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Author Topic: PodCastle Bonus Material: Fantasy Magazine Micro-Fiction Winners  (Read 7960 times)

Heradel

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PodCastle Bonus Material: Fantasy Magazine Micro-Fiction Winners

By Kelly Stiles, Caren Gussoff, and Lane Bowen.
Read by Marguerite Croft.
Presented in partnership with Fantasy Magazine.

PodCastle is proud to present these three excellent micro-fiction stories in conjunction with Fantasy Magazine. These stories won their recent contest for ten sentence fiction. You can read text versions of them, along with the other seven finalists, at at Fantasy Magazine.

We hope PodCastle listeners will enjoy these stories and consider heading over to Fantasy Magazine for more excellent fiction!

I Twitter. I also occasionally blog on the Escape Pod blog, which if you're here you shouldn't have much trouble finding.


stePH

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These stories were for no.  They were made of fail.  Only the third showed a glimmer of ... something.

But I rarely like the shorts on Podcastle, and they don't get much shorter than these.  I'm sure I'll be in the minority here if anybody else cares to sound off.

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-- some guy interviewed in Nerdcore Rising


Rachel Swirsky

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These stories were for no.  They were made of fail.

Criticism is one thing, but this really is not constructive.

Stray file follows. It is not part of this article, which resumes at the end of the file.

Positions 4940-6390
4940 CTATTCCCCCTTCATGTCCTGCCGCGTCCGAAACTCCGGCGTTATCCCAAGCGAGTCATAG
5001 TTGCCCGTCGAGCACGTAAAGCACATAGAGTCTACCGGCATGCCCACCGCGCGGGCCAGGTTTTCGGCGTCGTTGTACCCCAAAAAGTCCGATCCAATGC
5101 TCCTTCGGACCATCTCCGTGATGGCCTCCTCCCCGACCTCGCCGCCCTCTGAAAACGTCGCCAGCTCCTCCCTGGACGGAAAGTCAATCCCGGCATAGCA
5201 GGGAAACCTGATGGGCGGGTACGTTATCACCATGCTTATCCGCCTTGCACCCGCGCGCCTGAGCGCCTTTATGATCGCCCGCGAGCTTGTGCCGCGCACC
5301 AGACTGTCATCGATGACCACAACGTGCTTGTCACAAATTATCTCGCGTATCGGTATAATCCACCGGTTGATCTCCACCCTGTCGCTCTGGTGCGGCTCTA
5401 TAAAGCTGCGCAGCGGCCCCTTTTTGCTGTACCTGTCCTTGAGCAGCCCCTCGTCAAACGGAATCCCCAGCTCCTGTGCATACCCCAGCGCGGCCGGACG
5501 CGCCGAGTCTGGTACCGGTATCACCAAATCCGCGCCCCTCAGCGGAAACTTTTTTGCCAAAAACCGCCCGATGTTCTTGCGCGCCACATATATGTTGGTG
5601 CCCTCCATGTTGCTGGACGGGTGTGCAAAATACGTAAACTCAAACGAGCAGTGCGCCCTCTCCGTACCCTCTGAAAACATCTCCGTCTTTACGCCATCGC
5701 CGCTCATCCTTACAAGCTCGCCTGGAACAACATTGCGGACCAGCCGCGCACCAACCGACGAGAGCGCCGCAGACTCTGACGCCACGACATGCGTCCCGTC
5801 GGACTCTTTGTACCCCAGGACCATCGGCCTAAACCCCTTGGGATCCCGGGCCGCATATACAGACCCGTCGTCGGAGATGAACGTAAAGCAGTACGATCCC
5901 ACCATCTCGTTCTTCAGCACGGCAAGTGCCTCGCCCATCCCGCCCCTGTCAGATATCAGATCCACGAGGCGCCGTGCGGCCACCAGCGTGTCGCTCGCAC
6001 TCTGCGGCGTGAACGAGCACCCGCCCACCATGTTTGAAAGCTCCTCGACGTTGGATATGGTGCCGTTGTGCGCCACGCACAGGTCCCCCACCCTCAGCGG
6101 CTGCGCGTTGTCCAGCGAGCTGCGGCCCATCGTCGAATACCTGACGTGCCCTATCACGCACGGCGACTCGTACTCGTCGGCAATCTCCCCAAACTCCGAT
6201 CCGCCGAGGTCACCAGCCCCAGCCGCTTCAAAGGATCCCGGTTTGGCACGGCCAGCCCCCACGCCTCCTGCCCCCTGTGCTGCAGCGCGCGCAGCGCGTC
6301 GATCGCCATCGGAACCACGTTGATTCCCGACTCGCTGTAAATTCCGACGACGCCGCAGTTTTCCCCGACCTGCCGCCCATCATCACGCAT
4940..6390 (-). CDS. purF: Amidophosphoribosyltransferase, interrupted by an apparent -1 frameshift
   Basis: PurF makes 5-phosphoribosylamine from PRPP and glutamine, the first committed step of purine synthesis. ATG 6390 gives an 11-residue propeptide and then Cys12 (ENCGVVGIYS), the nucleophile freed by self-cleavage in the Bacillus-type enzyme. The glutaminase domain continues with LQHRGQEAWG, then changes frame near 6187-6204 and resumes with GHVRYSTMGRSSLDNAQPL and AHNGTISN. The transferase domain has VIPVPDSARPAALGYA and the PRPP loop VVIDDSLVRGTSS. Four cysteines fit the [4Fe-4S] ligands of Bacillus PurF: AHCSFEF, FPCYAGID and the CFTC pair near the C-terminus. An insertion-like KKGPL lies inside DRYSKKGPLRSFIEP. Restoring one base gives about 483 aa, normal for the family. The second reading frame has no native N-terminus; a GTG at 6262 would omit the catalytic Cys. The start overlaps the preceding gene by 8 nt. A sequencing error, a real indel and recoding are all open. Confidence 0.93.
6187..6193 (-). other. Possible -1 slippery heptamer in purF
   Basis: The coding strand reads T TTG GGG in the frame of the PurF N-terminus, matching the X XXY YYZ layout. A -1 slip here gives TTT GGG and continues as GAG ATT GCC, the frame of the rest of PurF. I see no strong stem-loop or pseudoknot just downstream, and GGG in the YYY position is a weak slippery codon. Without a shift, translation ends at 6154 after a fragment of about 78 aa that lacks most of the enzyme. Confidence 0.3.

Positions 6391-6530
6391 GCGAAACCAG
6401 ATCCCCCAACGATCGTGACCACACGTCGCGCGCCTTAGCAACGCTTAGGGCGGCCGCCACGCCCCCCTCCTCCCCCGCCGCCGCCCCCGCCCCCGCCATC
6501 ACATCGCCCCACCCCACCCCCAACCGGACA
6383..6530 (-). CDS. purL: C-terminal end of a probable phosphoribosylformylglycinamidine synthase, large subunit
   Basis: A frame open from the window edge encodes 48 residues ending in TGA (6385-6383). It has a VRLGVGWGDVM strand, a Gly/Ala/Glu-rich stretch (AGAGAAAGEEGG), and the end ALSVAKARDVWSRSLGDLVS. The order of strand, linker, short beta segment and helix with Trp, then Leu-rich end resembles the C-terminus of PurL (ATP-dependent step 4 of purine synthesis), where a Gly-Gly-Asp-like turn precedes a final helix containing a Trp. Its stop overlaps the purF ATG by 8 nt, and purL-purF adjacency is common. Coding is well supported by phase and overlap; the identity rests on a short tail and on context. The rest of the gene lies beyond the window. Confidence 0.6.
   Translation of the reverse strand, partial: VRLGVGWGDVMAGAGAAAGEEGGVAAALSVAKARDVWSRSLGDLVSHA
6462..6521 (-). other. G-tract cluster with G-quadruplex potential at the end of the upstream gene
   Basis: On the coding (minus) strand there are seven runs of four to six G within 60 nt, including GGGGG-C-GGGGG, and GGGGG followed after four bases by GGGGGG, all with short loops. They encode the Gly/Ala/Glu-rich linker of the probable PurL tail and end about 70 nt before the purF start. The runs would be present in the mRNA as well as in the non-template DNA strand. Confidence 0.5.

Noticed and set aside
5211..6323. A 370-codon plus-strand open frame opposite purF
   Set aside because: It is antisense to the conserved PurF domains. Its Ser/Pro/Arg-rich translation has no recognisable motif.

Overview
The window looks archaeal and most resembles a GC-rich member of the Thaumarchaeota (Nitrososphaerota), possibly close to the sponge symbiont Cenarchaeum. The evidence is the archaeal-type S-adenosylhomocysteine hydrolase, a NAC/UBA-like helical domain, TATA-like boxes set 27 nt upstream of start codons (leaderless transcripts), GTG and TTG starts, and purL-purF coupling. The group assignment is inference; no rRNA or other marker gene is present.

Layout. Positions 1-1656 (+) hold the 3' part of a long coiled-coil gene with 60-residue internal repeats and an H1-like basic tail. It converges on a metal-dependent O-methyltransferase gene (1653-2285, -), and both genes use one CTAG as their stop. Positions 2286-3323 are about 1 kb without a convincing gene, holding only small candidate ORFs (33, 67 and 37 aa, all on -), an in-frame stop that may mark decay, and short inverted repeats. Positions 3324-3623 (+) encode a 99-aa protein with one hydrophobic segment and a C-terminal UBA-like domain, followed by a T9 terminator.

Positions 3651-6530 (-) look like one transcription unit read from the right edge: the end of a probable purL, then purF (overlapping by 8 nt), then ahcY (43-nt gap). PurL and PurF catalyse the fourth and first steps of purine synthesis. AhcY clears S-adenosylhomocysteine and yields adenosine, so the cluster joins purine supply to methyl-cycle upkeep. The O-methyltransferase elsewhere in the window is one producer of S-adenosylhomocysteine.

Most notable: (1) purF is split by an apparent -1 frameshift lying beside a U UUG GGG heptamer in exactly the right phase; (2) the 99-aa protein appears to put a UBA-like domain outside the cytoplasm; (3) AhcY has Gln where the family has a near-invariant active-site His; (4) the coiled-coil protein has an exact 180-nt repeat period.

eytanz

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These stories were for no.  They were made of fail.

Criticism is one thing, but this really is not constructive.

It is, however, entirely accurate. The only result of listening to this is that any little desire I had to check out Fantasy Magazine is gone. Which is probably unfair, but it is true.
« Last Edit: August 19, 2009, 03:47:16 PM by eytanz »



Anarkey

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While I liked two out of three of these, I find they aren't terribly representative of what is published at Fantasy, somewhat like the Escape Pod Flash Contest winners aren't terribly representative of what runs there.  So if you made your yay or nay on the basis of these stories, eytanz, you might want to check out Fantasy Magazine anyway.  I recommend "Watermark" as a decent place to start. 

Though I also gotta say, while I'm talking Fantasy Magazine, that I don't love their offerings as frequently as I love Clarkesworld's or PodCastle's or Strange Horizon's.  I don't think Mamatas' fantatwee label is unmerited, and I think you generally have a sweetness aversion, so it may never be to your taste.